Latest news on Mike’s recovery
Mike is never one to put his emotions on public view and as he struggles to come to terms with his situation whilst coping with an extended stay in hospital and discomfort on a level few would find easy, he remains impressively positive. Medically speaking his recovery is going well – nurses and doctors alike are genuinely pleased with his progress as he is made to walk unsteadily about the ward. But it may yet be a week before he is well enough to leave hospital and back home is where he wants to be. If there was anything we could do to get him there sooner then we would do it.
|14/03/2013||Filled under caravanning, family, Scotland|
Spring arrives in Carradale once again, although it is still far from being warm, but our frogs are taking their usual gamble by spawning as early as they can. If they had access to a long range weather forecast this might improve the chances for their offspring but instead they rely upon volume, greater numbers improving the odds for each wee one.
The weather on the day I set off for Glasgow to meet up with Kate and Mike is mixed, bright sunshine for a while then later I am driving into large flakes of snow which streak upwards in front of our large van windscreen without actually making contact. Mike is here for the operation to remove his tumour – a day we have been anxiously waiting for – and as I type these words the operation is underway while we wait for news in the nearby Pond Hotel.
I distract myself by remembering yesterday’s drive when I was caught behind a couple of pieces of a windfarm tower as they made their way by road across country from Campbeltown. This bridge just before Loch Lomond was a very tight fit and needed great care. Only by lowering the suspension on the trailer could it pass under, after which all the traffic had to wait in the snow flurries while everything was pumped up again so it could continue.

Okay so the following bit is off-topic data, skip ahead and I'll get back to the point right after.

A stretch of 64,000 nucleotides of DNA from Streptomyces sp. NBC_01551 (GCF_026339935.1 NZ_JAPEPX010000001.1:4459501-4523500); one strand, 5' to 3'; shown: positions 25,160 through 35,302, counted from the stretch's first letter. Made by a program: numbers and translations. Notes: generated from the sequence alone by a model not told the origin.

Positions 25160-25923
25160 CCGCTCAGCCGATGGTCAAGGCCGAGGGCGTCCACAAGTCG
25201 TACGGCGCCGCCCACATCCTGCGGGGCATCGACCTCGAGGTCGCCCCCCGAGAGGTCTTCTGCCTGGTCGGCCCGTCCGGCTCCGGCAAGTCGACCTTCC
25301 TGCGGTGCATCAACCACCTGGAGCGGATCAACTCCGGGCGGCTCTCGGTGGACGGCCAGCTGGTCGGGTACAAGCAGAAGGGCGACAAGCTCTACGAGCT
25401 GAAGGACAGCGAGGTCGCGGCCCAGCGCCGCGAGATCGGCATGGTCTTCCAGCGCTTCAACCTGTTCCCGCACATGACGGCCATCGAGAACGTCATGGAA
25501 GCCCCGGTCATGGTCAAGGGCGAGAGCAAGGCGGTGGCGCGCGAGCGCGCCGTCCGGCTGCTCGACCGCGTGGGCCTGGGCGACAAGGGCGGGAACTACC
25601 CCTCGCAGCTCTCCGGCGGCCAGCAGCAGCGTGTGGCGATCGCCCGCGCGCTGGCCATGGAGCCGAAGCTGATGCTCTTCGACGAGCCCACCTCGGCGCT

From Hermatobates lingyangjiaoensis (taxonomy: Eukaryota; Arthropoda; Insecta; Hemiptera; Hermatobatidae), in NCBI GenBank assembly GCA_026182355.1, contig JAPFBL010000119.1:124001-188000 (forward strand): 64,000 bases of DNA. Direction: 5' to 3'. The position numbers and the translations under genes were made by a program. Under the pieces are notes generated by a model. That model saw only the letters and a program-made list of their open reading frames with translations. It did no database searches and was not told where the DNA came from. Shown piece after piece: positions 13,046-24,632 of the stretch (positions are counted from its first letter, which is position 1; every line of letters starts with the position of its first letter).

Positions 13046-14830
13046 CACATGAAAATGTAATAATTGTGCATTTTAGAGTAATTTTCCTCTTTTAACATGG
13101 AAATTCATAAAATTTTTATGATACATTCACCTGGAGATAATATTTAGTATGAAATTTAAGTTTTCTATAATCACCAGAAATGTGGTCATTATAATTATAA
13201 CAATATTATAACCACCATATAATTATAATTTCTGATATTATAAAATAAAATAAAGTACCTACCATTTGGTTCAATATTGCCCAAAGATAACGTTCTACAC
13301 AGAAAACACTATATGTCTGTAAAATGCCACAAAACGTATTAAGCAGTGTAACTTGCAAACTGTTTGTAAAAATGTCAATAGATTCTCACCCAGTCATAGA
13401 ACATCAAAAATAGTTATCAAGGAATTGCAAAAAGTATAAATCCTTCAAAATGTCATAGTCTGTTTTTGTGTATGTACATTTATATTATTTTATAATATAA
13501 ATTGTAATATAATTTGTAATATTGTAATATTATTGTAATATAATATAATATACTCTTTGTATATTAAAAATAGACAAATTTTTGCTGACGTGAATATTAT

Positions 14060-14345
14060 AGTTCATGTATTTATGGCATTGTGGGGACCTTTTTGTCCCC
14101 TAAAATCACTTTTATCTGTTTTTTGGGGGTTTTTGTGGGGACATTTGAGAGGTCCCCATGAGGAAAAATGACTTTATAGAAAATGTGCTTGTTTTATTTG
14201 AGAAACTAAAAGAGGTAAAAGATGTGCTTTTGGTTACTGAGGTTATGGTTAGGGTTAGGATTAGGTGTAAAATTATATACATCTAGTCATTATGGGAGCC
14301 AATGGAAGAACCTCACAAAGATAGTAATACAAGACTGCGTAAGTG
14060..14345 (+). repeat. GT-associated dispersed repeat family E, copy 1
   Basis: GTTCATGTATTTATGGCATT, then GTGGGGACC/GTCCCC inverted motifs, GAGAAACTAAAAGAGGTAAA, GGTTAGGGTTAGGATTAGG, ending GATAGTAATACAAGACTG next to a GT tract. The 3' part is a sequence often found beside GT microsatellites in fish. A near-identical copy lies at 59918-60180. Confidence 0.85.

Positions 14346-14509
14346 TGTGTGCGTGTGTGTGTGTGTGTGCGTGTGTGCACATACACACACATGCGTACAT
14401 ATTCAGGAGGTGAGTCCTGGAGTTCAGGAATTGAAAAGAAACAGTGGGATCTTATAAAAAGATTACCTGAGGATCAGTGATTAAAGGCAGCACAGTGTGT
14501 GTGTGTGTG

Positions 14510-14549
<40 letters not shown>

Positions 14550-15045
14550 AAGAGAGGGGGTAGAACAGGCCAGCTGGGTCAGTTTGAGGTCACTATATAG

Glasgow is very cold. A thin dusting of pure white covers the ground, the cars and the rooftops but the sun shines too and the air has a clarity which brings the surrounding hills into sharp focus, like looking through a freshly cleaned window. All day Kate and I sit around, watching mindless TV, barely talking to one another, not daring to think what is happening at the hospital just along the road. We know Mike went into the operating theatre quite early in the day so when mid afternoon arrives and I get the first call from the surgeon the relief is palpable. Alarmingly we are told that the operation is not yet over but nevertheless things have gone as planned, Mike is holding up well, and we can expect to visit him later.
Surgery is complete by nine in the evening and we hustle out into the cold to where, just inside the hospital entrance, a nurse is waiting to guide us through the basement labyrinth to the theatre recovery room. Our son has pipes and tubes going in everywhere with machines bleeping away, flashing displays and coloured lights. He is still sedated, but as I stand and watch his chest rise and fall I recognise that he is still our Mike. The emotion is nearly too much to take in as the surgeon moves forward to greet us, a tall slim man who cannot be much older than Mike himself. The whole surgical team stand quietly nearby. These are the people who have just saved our son’s life, doing their everyday jobs and not one of them seems to resent the fact that they have worked more than twelve hours non-stop or that their evening at home has been spoilt. Mike has been in the best possible hands and we soon leave him to their tender care once again.
After a disturbed night in the hotel – residents in the room beneath us choosing to have a wild 3am party – we move house and settle gratefully into life in Ducky on a caravan park at Stepps, on the north side of Glasgow. Ducky is jacked up on her levelling ramps then we plug ourselves into the mains and wifi then let our space heater slowly bring the temperature up from below freezing to something more survivable; the scary ice drip hanging from the tap evaporates. From Stepps Mike is a double bus ride away so despite feeling increasingly jetlagged we grab a quick bowl of soup then set off to visit him. He has been moved from Post-op Recovery to an Intensive Therapy Unit at the nearby Western Infirmary, to a place where there are more nurses and doctors per patient than in any other part of the health service. We sit at his bedside while he gradually regains consciousness – 30 hours he has been away with the fairies – and suddenly it is all too much for me. The tears pour down my face and for some moments I can’t stop them coming. Seeing Mike lying there, his face partly hidden behind tubes and pipes, is more than my emotions can stand. I can only tell myself that the most important thing for him is that his unwanted guest has gone.